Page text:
Android Changed the Game for Netflix, Warranted New App

By Monica Gleberman March 15, 2012

Netflix users felt abandoned when the subscriber-based video streaming service garnered glitches that many Apple users said they didn’t see on their iOS devices. But since the demand for Android services and apps increased, Netflix has taken notice.

According to Netflix’s own stats, after initially releasing the application for only a handful of phones a year ago, the service has implemented big changes to its system and now streams on almost 1000 different devices daily.

The problem Netflix faced was that Android devices currently in the market came in all shapes, sizes, formats, specifications and operating systems. The company wanted to make sure it would release a streaming app that would reach the most amounts of users. Netflix began working with developers on creating a modified solution including new framework, coding and HTML interfacing.

The company said using the modified framework made the application possible.

“With this solution in place, we are able to automate all of our key scenarios, such as login, browsing the movie catalog, searching and controlling movie playback,” said Netflix. “We have a continuous build integration system that allows us to run our automated smoke tests on each submit on a bank of devices. With the framework in place, we are able to quickly ascertain build stability across the vast array of makes and models that are part of the Android ecosystem.”

Netflix said after multiple tests and research, they can finally make the application more efficient on more devices. The company can’t test for 1,000 devices all the time, so it prioritizes.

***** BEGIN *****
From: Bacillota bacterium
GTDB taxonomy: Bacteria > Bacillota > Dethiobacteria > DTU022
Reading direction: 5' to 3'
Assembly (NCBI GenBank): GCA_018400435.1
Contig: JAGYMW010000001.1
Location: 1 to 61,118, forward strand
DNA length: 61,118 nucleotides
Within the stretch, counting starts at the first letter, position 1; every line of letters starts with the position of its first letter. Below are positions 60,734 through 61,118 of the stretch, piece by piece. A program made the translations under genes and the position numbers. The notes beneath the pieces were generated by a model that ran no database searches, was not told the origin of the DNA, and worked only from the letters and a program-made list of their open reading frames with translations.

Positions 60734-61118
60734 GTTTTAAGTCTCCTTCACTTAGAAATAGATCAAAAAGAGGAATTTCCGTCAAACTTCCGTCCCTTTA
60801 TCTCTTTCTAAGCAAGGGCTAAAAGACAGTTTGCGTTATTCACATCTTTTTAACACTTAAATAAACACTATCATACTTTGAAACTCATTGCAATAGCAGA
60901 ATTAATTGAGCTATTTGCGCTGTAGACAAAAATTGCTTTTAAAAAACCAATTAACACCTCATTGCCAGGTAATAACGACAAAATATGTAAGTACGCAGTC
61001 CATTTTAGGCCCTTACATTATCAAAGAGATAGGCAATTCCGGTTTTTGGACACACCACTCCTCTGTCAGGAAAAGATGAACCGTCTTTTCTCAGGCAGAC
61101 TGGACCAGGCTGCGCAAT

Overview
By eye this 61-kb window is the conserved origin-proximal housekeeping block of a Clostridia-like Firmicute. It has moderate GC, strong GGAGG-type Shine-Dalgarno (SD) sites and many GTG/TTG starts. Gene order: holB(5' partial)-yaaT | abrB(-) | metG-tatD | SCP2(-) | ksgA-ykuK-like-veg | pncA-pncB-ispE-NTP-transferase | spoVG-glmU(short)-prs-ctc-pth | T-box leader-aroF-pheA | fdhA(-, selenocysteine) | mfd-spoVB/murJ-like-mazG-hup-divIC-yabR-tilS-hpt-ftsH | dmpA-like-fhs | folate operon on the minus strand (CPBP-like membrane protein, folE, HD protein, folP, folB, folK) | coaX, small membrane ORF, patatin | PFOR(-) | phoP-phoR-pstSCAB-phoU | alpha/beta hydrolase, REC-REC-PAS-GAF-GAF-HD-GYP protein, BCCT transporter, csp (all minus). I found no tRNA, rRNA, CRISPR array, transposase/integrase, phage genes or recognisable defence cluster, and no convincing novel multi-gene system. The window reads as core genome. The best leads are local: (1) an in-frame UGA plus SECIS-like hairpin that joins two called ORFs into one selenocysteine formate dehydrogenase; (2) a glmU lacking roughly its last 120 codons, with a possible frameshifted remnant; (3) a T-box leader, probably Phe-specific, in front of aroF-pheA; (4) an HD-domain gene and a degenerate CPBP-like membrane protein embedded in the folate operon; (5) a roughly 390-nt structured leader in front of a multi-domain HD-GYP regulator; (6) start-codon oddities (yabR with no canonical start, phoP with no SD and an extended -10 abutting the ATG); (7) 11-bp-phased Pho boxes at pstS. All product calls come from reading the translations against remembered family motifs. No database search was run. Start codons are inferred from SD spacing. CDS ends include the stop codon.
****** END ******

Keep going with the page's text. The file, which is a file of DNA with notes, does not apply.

“With this information, we have taken stock of all the devices we have in house and classified them based on their specs,” the company explained. “We figured out the optimal combination of devices to give us maximum coverage. We are able to reduce our daily smoke automation devices to around 10 phones and 4 tablets and keep the rest for the longer release wide test centers.”

Netflix credits their team of developers with a high standard of efficiency: “Focused full time employees on building solutions that scale and automation is a key part of this effort…These approaches give our team time to watch their favorite movies to ensure that we have the best mobile streaming video solution in the industry.”




Edited by Braden Becker

Contributing Writer

SHARE THIS ARTICLE
Related Articles

Ericsson CEO Leaves the Company

By: Paula Bernier    7/26/2016

The move from hardware- to software-based networking solutions, along with the fact that our still recovering economy has kept many businesses cautiou…

Read More

3D Printing Helps Unlock Phone's Secrets

By: Alicia Young    7/25/2016

Recently, the police's ability to access someone's phone has been a hot topic in American news. I'm sure we all remember the ordeal involving Apple an…

Read More

Verizon Snaps Up Yahoo: A Yahoo! Or Yah Boo!

By: Peter Bernstein    7/25/2016

The sale of Yahoo's core assets to Verizon for a reported $4.83 billion, leaving Yahoo shareholders with roughly a $41 billion investment in Chinese I…

Read More

Four Most In-Demand Programming Languages and Frameworks For Wearables

By: Drew Hendricks    7/25/2016

It's no secret that development and programming are very highly sought-after skills these days. Various tech jobs are consistently among the highest p…

Read More

Dell and Intel Future Study Technology Trends Shaping the Modern Global Workplace

By: Peter Bernstein    7/25/2016

This is the year in which millennials became the majority of the working population around the world. And, while there have been several studies about…

Read More